Soybean meal (SBM) can vary hugely in its consistency and quality. To choose the right protein source, it is important to check the protein quality parameters as well as the carbohydrates profile.
The protein quality of feed is key to ensuring high levels of performance. Protein quality can be influenced by several factors including the choice of raw material, use of additives, the health status of the animal, and the processing techniques.
The main target of processing of SBM has always been about reducing and inactivating anti-nutritional factors (ANF) and increasing nutrient digestibility. However, removing ANF alone will not always result in an improvement in the quality of protein and AA as reported by previous studies. Certain processing techniques and/or conditions may also deteriorate the digestibility of protein, which will not only negatively affect animal performance and their gut health conditions, but also have an impact on the environment through increased nitrogen excretions.
There are several parameters that we should check to evaluate protein quality of SBM and soy protein. The amount of lysine (Lys) that still possesses its reactive ε-amino group after processing represents the amount of undamaged Lys that remains available to the animal, known as reactive or available Lys. Moreover, the ratio between Lys and crude protein (Lys: CP) is a simple but highly accurate measure of heat damage. When an ingredient is heat damaged to extreme level, the concentration of Lys is reduced, but the concentration of CP is not. For SBM and value-added soy protein, a Lys: CP ratio of 6 and above is generally accepted as an indicator of good protein quality. However, the most accurate way to evaluate the protein quality of a feed ingredient or diet is through in vivo digestibility experiments to measure standardised ileal digestibility (SID) of protein and amino acids (AA).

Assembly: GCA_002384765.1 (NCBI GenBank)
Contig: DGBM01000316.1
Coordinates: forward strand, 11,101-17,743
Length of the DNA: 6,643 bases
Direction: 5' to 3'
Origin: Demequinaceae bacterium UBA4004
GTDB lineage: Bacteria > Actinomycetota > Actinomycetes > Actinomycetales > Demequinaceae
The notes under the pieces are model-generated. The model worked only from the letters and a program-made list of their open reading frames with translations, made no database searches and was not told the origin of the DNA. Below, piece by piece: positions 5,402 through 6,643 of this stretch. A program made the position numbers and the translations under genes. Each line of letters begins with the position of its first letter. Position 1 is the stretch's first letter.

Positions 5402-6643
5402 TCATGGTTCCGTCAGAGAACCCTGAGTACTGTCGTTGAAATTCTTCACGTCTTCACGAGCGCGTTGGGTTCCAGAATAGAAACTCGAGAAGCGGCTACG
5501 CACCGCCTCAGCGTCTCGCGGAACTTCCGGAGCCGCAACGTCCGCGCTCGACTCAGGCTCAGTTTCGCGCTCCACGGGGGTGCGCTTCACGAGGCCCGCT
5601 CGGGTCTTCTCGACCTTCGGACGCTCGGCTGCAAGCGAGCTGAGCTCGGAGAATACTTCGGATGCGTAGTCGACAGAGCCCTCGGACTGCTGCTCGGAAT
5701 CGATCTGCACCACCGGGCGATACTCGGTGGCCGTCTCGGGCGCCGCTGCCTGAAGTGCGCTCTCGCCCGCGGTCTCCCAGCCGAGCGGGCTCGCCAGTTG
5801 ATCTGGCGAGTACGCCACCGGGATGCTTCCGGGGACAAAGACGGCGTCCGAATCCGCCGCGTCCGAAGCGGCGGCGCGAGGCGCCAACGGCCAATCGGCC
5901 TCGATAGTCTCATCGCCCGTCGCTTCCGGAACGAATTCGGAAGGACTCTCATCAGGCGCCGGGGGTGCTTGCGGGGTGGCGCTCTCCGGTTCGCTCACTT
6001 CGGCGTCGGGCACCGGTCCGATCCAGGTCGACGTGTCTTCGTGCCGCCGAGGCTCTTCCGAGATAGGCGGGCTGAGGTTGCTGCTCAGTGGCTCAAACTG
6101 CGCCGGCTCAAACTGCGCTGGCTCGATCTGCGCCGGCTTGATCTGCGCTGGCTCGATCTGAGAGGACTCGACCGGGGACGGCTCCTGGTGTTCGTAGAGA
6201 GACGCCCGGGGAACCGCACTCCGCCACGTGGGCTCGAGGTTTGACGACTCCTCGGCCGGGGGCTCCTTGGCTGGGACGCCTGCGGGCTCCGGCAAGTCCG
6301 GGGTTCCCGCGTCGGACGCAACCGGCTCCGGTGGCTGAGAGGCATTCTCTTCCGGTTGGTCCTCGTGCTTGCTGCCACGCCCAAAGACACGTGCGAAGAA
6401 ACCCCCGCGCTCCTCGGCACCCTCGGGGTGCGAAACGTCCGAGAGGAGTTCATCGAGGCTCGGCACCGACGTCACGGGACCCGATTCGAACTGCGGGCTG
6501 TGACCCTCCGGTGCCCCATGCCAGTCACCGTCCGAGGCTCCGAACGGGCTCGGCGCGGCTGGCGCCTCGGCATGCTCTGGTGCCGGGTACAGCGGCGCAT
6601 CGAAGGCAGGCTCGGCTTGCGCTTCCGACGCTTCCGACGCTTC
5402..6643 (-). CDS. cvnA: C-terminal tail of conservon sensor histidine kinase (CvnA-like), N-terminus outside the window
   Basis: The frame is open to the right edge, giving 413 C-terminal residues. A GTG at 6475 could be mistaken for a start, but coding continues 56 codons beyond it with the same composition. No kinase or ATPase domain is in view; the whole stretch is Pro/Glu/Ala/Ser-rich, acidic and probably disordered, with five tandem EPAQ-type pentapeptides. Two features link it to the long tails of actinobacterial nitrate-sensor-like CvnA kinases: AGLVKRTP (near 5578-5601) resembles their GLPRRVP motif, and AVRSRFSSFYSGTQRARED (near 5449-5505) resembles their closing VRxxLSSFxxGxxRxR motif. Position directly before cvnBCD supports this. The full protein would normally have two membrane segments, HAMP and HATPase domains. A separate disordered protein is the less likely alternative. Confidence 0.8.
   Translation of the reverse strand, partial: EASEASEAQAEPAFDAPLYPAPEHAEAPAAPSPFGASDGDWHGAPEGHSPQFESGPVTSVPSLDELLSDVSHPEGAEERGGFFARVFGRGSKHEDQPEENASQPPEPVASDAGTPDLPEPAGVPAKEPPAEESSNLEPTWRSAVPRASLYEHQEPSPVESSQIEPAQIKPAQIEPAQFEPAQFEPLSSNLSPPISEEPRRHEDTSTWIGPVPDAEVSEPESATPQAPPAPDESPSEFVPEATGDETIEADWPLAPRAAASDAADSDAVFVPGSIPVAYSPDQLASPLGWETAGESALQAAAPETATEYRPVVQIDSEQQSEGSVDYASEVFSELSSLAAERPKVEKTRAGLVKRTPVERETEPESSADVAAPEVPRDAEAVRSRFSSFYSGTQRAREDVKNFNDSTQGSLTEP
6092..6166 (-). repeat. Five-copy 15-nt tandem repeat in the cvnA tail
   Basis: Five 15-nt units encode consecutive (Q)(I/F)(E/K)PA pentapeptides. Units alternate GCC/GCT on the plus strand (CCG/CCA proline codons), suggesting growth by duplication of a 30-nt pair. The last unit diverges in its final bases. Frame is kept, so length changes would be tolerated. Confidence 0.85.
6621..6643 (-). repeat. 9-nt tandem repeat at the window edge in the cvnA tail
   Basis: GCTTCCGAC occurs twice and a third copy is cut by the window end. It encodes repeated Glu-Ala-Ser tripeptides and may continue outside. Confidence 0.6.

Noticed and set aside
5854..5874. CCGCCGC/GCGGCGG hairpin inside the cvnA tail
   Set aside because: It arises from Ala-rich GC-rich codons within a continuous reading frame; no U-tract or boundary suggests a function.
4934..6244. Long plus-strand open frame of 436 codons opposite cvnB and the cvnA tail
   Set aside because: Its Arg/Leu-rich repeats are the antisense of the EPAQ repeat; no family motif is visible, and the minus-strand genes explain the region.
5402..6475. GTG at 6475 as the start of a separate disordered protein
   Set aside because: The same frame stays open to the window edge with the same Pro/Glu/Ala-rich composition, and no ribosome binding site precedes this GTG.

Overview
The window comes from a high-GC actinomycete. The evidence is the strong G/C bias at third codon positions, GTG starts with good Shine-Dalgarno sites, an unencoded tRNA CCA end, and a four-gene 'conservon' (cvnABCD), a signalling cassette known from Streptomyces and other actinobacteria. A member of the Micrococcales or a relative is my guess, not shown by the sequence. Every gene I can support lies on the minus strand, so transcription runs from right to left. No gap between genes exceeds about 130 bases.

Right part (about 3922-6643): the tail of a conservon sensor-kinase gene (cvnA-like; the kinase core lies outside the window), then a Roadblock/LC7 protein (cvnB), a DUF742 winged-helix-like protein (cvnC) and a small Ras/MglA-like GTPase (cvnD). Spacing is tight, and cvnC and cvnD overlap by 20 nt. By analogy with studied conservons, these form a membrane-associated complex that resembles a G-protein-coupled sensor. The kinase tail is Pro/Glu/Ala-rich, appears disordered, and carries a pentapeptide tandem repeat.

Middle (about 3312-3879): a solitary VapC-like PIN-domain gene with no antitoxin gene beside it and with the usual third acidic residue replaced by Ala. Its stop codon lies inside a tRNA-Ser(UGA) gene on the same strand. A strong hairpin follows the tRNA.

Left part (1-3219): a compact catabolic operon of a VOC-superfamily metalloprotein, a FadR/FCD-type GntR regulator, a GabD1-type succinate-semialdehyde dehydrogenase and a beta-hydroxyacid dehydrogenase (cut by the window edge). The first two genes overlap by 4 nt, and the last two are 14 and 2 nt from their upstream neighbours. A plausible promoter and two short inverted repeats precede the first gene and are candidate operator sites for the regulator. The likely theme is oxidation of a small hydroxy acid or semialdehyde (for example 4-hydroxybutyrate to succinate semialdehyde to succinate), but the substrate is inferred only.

A recent study reported that thermomechanical and enzyme-facilitated processing of SBM significantly increased SID of CP from 88.4 to 90.3% and increased SID of all essential AA from average 89.7% to 92.3% in weaned pigs. After thermomechanical and enzyme-facilitated processing of SBM, SID of all indispensable AA, except Thr, was above 90%. Moreover, the same study also showed that processing can enhance not only the digestibility or total amount of protein be digested, but also the rate of protein digestion along the gut. The digestion time in the small intestine averages 3.6 hours of 14 to 35-day-old piglets fed milk or soy protein diets. Thus, protein digestion within 4 h is crucial in young pigs so that more AA are available for protein deposition and less protein escapes the small intestine and enters the large intestine. Additionally, the microbiota and host compete for protein and AA in the gut and metabolites from protein fermentation (e.g., biogenic amines, indoles, phenols, cresol, and ammonia) can reduce gut health in young animals. Apparently, a high digestible soy protein source with high amount of fast digestible protein and low content of resistant protein would results in high efficiency of protein utilisation and limit protein fermentation, thereby support animal growth and gut health.